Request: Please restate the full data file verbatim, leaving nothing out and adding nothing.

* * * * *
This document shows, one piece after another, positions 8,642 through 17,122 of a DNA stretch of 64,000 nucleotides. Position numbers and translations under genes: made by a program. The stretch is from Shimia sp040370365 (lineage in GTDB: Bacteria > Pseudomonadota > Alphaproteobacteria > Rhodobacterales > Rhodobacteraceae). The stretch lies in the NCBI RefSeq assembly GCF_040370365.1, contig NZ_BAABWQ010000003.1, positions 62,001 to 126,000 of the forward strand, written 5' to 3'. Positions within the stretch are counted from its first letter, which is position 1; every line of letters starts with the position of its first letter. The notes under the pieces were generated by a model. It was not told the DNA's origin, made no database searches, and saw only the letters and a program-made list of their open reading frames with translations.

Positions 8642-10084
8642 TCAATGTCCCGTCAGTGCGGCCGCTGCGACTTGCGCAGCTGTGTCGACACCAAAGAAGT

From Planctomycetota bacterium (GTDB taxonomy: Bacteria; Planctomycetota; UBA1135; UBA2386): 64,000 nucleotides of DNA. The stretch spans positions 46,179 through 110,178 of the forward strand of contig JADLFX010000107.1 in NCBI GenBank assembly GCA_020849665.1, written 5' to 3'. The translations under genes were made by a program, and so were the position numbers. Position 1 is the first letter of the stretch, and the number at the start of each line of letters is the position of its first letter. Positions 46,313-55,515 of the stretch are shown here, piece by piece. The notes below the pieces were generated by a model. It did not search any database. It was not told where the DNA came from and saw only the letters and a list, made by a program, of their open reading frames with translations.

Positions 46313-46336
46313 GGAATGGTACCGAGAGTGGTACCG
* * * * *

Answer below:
This document shows, one piece after another, positions 8,642 through 17,122 of a DNA stretch of 64,000 nucleotides. Position numbers and translations under genes: made by a program. The stretch is from Shimia sp040370365 (lineage in GTDB: Bacteria > Pseudomonadota > Alphaproteobacteria > Rhodobacterales > Rhodobacteraceae). The stretch lies in the NCBI RefSeq assembly GCF_040370365.1, contig NZ_BAABWQ010000003.1, positions 62,001 to 126,000 of the forward strand, written 5' to 3'. Positions within the stretch are counted from its first letter, which is position 1; every line of letters starts with the position of its first letter. The notes under the pieces were generated by a model. It was not told the DNA's origin, made no database searches, and saw only the letters and a program-made list of their open reading frames with translations.

Positions 8642-10084
8642 TCAATGTCCCGTCAGTGCGGCCGCTGCGACTTGCGCAGCTGTGTCGACACCAAAGAAGT

From Planctomycetota bacterium (GTDB taxonomy: Bacteria; Planctomycetota; UBA1135; UBA2386): 64,000 nucleotides of DNA. The stretch spans positions 46,179 through 110,178 of the forward strand of contig JADLFX010000107.1 in NCBI GenBank assembly GCA_020849665.1, written 5' to 3'. The translations under genes were made by a program, and so were the position numbers. Position 1 is the first letter of the stretch, and the number at the start of each line of letters is the position of its first letter. Positions 46,313-55,515 of the stretch are shown here, piece by piece. The notes below the pieces were generated by a model. It did not search any database. It was not told where the DNA came from and saw only the letters and a list, made by a program, of their open reading frames with translations.

Positions 46313-46336
46313 GGAATGGTACCGAGAGTGGTACCG